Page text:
About Me

I am interested in the mechanisms underlying animal movement and distributions, in particular, the movement of flying animals. The costs of flight are modulated by the physical environment, namely the weather, the landscape and the nature of the interactions between them. I use animal-attached technology to investigate how these factors affect the costs and patterns of avian movement and combine this with models to explore the ecological consequences of movement. Animal-attached loggers can now provide us with unprecedented information about wild animal behaviour, including its flexibility and costs, and I believe these data can play a vital role in the formulation of strategies for effective species-based conservation.

Tel: +44 (0)1792 604001

Areas of Expertise

  • Behavioural ecology
  • Movement ecology
  • Biotelemetry

Publications

  1. & Human-wildlife conflicts in a crowded airspace. Science 348(6234), 502-504.
  2. & Are bio-telemetric devices a drag? Effects of external tags on the diving behaviour of great cormorants. Marine Ecology Progress Series 519, 239-249.
  3. & TimeClassifier: a visual analytic system for the classification of multi-dimensional time series data. The Visual Computer 31(6-8), 1067-1078.
  4. & A risky business or a safe BET? A Fuzzy Set Event Tree for estimating hazard in biotelemetry studies. Animal Behaviour 93, 143-150.
  5. & From daily movements to population distributions: Weather affects competitive ability in a guild of soaring birds. Journal of the Royal Society Interface 10(88)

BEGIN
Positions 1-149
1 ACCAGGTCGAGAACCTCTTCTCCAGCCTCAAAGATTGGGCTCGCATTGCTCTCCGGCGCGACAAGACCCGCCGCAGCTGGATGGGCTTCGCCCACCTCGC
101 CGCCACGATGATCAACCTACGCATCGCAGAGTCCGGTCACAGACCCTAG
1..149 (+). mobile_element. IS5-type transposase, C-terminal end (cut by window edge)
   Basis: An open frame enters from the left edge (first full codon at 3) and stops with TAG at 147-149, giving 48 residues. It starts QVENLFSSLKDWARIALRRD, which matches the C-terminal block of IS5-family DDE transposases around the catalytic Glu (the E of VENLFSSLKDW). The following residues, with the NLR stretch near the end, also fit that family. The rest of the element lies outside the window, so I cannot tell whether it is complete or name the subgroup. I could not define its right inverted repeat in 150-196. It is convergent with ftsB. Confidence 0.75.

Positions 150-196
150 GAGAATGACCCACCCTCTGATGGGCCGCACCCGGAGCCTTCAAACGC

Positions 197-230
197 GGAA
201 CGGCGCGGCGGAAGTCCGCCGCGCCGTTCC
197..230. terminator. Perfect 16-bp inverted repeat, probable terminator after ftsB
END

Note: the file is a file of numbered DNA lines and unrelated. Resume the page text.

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Teaching

  • BIO229 Terrestrial vertebrates

    This module follows on from the introduction of vertebrates in the Level 4 Animal Diversity Form and Function module providing detail on form and function in vertebrates that spend all or part of their life cycle on land. Aspects of vertebrate morphology and physiology will be considered in terms of adaptation and evolutionary contraint. Practicals will provide an introduction to the anatomy of birds and mammals by means of dissection, avian flight (specifically the factors that have lead to differences in wing shape and flight performance), and an exploration of how climate affects population level processes in amphibia. Overall, students will gain an appreciation of the diversity of vertebrate types and an insight into the fundamental importance of metabolic rate in animals.

  • BIO308 Movement ecology

    This module will examine why, how, where and when organisms move. The lectures will draw on first principles of animal movement in order to examine the costs and benefits of different movement strategies, and how they apply to organisms from aphids to eagles. While the module will refer to movement in a wide variety of animals, many strands of behavioural ecology have been developed using birds as model organisms, several themes therefore feature birds (both marine and terrestrial) more than other organisms. Movement will be examined over a range of spatial and temporal scales, as recorded using some of the very latest technologies.

Supervision

  • Pathways of Introduction and Spread of Invasive Alien Species (AIS) in freshwater ecosystems. (current)